• 1
    $\begingroup$ My interpretation of "PCA fails" is "PCA doesn't give an intuitive interpretation". The directions of highest variance still get the principal components (i.e. eigenvectors). The author says "the largest variances do not correspond to the meaningful axes" - but meaningful is in the eyes of the analyst. The algorithm doesn't care. You're right that orthogonality does not truly imply independence, but people typically interpret each principal component as a separate source or 'factor', depending on the analysis. They are not necessarily separate...unless the underlying data is Gaussian. $\endgroup$
    – tom
    Dec 19, 2017 at 15:51
  • $\begingroup$ I think "fail" here means that it doesn't give the results we expect, and that's why Independent Component Analysis (ICA) was created (to improve it). And by "Gaussian assumption" I meant the data must be Gaussian in order for PCA to achieve what we would expect it to achieve. But what I didn't understand was why and what the math behind it is. $\endgroup$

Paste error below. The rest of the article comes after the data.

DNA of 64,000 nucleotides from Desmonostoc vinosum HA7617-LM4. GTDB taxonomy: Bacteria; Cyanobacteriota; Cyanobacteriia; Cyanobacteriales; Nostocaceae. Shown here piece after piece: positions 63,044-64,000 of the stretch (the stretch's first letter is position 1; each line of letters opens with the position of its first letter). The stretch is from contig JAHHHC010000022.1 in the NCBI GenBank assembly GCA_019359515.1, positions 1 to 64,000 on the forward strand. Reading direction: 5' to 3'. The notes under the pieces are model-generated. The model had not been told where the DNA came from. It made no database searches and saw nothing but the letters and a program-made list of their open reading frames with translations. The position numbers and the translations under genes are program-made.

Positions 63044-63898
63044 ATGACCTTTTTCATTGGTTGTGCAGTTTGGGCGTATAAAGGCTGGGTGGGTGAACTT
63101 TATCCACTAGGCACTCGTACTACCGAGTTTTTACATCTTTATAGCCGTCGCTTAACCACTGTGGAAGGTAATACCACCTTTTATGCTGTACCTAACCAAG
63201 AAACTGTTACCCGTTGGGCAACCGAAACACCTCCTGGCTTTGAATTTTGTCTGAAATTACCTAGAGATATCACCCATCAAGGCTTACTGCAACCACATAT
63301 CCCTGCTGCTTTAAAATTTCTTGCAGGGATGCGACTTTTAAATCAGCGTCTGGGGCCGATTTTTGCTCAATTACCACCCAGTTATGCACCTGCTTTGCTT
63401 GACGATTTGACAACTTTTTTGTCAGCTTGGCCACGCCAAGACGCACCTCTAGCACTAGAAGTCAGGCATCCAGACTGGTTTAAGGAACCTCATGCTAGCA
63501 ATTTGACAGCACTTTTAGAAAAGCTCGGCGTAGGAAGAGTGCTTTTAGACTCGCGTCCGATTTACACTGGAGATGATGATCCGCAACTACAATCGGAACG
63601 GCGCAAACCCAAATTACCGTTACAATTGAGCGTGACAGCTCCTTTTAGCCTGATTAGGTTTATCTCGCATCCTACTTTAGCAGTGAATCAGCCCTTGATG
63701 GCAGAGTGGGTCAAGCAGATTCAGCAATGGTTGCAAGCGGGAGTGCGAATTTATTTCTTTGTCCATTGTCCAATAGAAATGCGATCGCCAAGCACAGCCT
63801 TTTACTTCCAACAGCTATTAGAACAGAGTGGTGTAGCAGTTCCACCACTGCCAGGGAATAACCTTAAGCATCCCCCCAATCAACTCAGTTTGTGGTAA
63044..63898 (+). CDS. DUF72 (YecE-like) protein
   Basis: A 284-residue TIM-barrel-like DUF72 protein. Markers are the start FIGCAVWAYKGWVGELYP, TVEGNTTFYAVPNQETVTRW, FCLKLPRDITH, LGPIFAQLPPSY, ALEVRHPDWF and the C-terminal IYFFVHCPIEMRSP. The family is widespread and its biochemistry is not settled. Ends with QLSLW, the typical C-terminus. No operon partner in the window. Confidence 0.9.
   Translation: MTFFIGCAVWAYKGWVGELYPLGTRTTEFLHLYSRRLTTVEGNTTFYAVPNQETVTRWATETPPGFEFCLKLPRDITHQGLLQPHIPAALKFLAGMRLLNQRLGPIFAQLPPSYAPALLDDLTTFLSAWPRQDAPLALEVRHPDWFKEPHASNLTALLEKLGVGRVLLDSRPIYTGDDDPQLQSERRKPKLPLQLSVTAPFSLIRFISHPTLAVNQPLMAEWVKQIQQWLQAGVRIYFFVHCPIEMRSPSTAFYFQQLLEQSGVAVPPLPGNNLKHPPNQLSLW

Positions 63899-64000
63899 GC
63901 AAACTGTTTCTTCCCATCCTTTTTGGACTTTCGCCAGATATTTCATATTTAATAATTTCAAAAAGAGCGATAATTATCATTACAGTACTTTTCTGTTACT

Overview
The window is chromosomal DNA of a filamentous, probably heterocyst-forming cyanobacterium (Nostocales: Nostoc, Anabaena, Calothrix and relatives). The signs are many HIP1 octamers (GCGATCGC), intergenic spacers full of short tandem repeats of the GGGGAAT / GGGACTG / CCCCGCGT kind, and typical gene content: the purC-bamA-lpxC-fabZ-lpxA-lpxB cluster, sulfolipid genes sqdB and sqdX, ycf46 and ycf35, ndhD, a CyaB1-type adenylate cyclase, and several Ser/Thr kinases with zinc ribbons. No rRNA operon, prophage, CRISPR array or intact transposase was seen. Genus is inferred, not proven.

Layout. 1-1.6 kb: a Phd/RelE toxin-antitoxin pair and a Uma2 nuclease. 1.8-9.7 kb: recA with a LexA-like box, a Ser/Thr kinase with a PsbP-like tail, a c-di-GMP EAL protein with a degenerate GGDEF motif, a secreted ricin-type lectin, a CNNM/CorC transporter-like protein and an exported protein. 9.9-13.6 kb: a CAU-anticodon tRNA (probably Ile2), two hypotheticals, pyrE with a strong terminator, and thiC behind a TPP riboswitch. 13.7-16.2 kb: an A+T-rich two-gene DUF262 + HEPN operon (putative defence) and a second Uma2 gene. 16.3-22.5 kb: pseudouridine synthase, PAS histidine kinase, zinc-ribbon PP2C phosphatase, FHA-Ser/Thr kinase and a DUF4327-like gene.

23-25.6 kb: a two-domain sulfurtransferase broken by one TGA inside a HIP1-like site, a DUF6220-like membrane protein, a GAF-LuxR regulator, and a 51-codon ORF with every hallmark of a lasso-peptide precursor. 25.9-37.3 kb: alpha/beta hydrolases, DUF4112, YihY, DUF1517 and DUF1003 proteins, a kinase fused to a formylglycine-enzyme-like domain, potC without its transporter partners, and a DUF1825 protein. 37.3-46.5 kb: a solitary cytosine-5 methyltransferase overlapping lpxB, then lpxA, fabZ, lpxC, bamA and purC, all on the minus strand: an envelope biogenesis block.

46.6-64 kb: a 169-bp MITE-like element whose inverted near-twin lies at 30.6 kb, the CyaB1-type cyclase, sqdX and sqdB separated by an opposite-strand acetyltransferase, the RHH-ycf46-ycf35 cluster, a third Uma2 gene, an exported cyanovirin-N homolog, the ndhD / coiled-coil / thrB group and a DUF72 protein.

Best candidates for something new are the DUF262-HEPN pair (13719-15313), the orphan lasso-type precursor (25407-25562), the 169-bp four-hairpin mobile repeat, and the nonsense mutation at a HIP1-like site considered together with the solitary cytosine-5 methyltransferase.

– Math J
    Dec 19, 2017 at 16:34
  • $\begingroup$ Regarding the "PCA fails" example on page 12, aren't the data along different principle components supposed to be un-correlated (i.e. the covariance matrix is diagonal), but it's clearly not the case as the graph shows. So perhaps that's what the author means by "fails"? $\endgroup$
    – Math J
    Dec 19, 2017 at 16:53

In my opinion, the following information can be considered as implicit assumptions of PCA:

  1. Data comes from a constant multivariate normal distribution.
  2. Principal components are orthogonal.
  3. More variances have an important structure.